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Irregular lifestyle can cause brain shrinkage, finds study


People who smoke, are overweight, and have other health problems in middle age may be at increased risk of developing signs of brain shrinkage and diminished planning and organization skills as they age, a study has found. High blood pressure and diabetes are other health problems linked to brain shrinkage and mental decline. The study is published in Neurology, the medical journal of the American Academy of Neurology.

Brain shrinkage, or cerebral atrophy as called in medical terms, is the loss of cells in brain. It can lead to a decrease of the functions controlled by that area of the brain. If the cerebral hemispheres (the two lobes of the brain that form the cerebrum) are affected, conscious thought and voluntary processes may be impaired. Slowly the brain starts losing volume, to develop lesions secondary to presumed vascular injury. The condition is such that it affects its ability to plan and make decisions as quickly as 10 years later.

The study involved 1,352 people who did not have dementia and whose average age was 54. They took standard tests to determine if they were overweight, had high blood pressure, diabetes, and unhealthy cholesterol levels.

In addition, each underwent MRI brain scans over the period of a decade, with the first of such tests starting about seven years after the initial examinations to detect risk factors.

Study participants with high blood pressure developed a condition in the brain known as white matter change, or small areas of blood vessel damage, faster than people with normal blood pressure readings. As they aged, they also scored lower on tests of planning and decision-making than participants with normal blood pressure.

Participants with diabetes in middle age lost brain volume at a faster pace than people without the disease.

Smokers lost brain volume overall at a faster rate than nonsmokers. The smokers also were more likely to have a rapid increase in brain white matter changes, according to the researchers.

Obese people at middle age were more likely to be in the top 25% of those with the faster rate of decline in planning and decision-making skills. And participants with a high waist-to-hip ratio were more likely to be in the top 25% of those with faster decrease in their brain volume.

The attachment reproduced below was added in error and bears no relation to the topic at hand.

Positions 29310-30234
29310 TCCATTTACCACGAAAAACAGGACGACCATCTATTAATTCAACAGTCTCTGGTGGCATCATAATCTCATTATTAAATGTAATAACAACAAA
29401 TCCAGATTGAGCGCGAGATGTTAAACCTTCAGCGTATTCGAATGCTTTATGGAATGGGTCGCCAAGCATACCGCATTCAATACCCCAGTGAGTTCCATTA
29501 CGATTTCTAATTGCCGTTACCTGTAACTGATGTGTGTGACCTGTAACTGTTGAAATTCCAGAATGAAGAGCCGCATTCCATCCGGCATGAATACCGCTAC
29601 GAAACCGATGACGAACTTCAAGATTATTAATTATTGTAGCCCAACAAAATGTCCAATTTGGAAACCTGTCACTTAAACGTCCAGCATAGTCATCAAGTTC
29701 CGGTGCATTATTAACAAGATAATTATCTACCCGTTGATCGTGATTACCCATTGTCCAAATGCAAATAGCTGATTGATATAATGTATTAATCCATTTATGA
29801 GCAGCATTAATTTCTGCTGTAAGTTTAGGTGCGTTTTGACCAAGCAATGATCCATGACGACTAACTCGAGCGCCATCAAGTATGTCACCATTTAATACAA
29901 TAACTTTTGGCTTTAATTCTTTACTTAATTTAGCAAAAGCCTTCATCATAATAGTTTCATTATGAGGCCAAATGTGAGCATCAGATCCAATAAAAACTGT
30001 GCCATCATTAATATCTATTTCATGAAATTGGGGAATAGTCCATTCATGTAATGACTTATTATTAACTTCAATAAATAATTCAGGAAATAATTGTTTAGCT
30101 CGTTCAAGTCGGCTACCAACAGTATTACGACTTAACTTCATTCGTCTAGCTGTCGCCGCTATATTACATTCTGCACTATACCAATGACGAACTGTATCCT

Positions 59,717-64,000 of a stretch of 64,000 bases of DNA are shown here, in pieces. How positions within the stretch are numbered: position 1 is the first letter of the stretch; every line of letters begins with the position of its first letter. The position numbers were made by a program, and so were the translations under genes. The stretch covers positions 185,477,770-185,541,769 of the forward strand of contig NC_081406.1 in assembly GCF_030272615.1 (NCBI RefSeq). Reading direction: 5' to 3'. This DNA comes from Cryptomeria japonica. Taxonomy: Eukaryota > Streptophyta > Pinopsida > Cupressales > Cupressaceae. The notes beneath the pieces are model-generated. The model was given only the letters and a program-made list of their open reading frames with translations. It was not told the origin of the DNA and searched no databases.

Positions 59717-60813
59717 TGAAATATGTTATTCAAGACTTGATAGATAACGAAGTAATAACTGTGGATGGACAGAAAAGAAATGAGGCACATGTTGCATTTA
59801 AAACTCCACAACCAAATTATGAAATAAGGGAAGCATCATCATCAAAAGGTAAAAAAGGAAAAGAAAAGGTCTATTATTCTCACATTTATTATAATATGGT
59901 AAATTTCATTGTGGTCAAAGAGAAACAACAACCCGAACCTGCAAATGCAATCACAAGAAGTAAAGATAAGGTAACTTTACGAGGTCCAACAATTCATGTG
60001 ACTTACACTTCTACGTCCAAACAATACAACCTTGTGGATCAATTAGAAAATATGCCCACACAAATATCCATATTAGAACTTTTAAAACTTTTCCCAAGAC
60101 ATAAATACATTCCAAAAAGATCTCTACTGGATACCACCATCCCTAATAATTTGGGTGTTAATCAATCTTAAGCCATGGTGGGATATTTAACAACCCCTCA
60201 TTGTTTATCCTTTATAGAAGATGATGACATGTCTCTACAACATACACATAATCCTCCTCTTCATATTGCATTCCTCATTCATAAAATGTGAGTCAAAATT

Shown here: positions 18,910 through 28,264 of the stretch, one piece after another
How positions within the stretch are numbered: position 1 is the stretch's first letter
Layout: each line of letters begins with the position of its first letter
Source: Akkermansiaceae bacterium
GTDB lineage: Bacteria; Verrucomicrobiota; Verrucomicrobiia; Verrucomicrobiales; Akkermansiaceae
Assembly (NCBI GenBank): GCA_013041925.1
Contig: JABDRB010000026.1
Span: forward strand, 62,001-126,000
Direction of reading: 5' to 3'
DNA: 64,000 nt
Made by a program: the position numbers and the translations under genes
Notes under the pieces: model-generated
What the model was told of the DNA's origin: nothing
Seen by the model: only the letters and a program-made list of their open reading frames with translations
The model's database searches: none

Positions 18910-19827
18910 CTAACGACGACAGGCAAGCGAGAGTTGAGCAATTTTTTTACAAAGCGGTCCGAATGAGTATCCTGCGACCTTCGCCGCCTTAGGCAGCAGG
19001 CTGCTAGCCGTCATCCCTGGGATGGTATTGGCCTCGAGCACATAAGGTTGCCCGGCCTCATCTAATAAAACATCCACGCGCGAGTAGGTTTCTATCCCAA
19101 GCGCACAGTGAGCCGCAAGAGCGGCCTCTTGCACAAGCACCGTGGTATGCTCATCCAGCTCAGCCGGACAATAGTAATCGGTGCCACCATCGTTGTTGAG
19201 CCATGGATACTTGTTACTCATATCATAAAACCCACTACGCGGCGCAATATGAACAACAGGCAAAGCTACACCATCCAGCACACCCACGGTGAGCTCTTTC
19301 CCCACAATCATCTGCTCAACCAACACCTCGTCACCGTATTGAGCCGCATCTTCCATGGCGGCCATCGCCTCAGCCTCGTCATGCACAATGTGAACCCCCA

The researchers write that previous studies have suggested that exposure to risk factors such as high blood pressure, diabetes, and smoking during middle age seems associated with an increased risk of dementia.

Thus, studying the impact of these risk factors could help scientists better understand the mechanisms that increase the risk of dementia in some people.

Researchers say that modifying the risk factors during middle age may reduce the odds of people developing dementia as they get older.

The study is published in the Aug. 2, issue of Neurology, the medical journal of the American Academy of Neurology.

Write to d-sector  |  Editor's Note

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Corruption Watch

The bad news is that corruption has not only sustained but has grown in size and stature in the country. With scams being a regular feature, seventy per cent respondents in a survey have rightfully opined that corruption has continued to increase in India. One in every two interviewed admit having paid a bribe for availing public services during last one year. Transparency International's latest survey reveals that the political parties top the chart for the most corrupt public institutions, followed by police force and legislatures. No wonder, India continues to make new records on the global corruption arena!

The shocking revelation is that the health and education sectors haven't remained untouched by this phenomenon. With 5th and 6th positions respectively for these sectors on the public perception chart on corruption, corruption has crept insidiously into these sectors of hope for the masses. With bureaucracy being fourth in the list of corrupt institutions in the country, corruption seems to have been non-formally institutionalized with little hope if public services would ever be effective in the country. With economic growth having literally institutionalized corruption, are we now expecting corrupt to be socially responsible - a different CSR.

Poor. Who?

Not giving 'aid' to India is one thing but calling it 'rich' is quite another. If one in three of the world's malnourished children live in India, what does average daily income of $3 indicate? It perhaps means that there is a relative decline in poverty - people are 'less poor' than what they used to be in the past. But having crossed the World Bank arbitrary threshold of $2 a day does not absolve the 'developed' countries of their obligation to part with 0.7 per cent of their Gross National Income in development aid. Should this three-decade old figure not be revised?  

An interesting debate in UK's House of Commons delved on future of development assistance by the British Government. While prioritizing limited resources has been a concern, there has been no denying the fact that development aid must be guided towards tangible gains over a short period of time to start with. There are difficult choices for elected governments to make - should they invest in long-term primary education or in short-term university scholarships? Which of these will bring gains and trigger long-term transformation in the society. As politicians continue to be divided on the matter, poverty persists!!   

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